Visit and Play:
Welcome to Your Public Lands
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What's the Economic Impact of Recreation in Idaho?
Recreating on public lands in Idaho can mean relaxing while fly-fishing along a scenic shoreline, backpacking through awe-inspiring mountains, paddling through world-class whitewater in remote canyons or riding off-highway vehicles (OHVs) through vast mountain and desert landscapes.
Outdoor recreation opportunities abound throughout the diverse landscapes of Idaho’s 12 million acres of public land managed by the Bureau of Land Management (BLM).
These public lands host many unique and special outdoor opportunities where visitors can enjoy some of the most scenic spots in Idaho and learn more about the state’s history. Many of these sites are part of the BLM’s National Landscape Conservation System (NLCS), which serves to protect and conserve special places on public lands.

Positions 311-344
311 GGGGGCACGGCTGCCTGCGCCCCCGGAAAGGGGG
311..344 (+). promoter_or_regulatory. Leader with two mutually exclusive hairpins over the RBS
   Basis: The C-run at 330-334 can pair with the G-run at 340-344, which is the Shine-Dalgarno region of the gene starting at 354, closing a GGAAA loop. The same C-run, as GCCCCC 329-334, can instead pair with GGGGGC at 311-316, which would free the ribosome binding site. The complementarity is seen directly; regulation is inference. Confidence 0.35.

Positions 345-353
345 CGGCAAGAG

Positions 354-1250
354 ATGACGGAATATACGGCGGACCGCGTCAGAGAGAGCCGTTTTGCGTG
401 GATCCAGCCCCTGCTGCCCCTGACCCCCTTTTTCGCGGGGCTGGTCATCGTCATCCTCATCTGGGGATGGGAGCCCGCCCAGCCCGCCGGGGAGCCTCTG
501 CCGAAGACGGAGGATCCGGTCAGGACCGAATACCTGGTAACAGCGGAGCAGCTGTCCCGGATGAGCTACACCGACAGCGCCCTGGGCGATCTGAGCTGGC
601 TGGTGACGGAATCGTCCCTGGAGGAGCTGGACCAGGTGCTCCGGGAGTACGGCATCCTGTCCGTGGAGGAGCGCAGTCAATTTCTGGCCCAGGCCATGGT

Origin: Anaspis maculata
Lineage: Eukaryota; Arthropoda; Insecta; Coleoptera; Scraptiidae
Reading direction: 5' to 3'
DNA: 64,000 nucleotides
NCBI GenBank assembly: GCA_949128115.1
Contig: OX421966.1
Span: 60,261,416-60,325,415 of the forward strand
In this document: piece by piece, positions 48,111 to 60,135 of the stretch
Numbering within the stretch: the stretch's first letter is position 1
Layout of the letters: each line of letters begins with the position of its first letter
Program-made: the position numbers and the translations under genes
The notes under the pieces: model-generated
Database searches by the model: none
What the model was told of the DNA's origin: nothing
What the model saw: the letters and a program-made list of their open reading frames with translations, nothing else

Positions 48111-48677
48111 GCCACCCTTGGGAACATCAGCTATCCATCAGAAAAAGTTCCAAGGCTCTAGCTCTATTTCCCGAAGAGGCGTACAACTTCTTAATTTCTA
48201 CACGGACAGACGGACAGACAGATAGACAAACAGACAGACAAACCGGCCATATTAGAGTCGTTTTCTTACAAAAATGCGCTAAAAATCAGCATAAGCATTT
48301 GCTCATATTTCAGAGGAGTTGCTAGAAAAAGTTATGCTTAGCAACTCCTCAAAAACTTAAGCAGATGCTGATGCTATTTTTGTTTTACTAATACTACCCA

Check out the spectacular wilderness areas and wild and scenic rivers of the Owyhee Canyonlands, walk the vast lava fields of the Craters of the Moon National Monument, or view raptors at the Morley Nelson Snake River Birds of Prey National Conservation Area.
Take a step back in time to learn more about Idaho’s history by exploring the National Scenic and Historic Trails of Idaho including the Lewis and Clark, Nez Perce, Oregon, California and Continental Divide Trails.
Explore Idaho by taking one of the many Scenic or Backcountry Byways that traverse the state. Find a quiet spot to stop along the route, grab binoculars and search for the variety of wildlife that call this area home.
Get outside to hike with the family on the Mineral Ridge or Hulls Gulch National Recreation Trails (both have interpretive signage) or camp next to the mighty Salmon River at one of BLM’s many developed recreation sites.
A diversity of recreational opportunities is available in Idaho for individuals of all ages and interests. Public lands may be located in your backyard, so get out and explore the outdoors, it’s yours!
In the Spotlight
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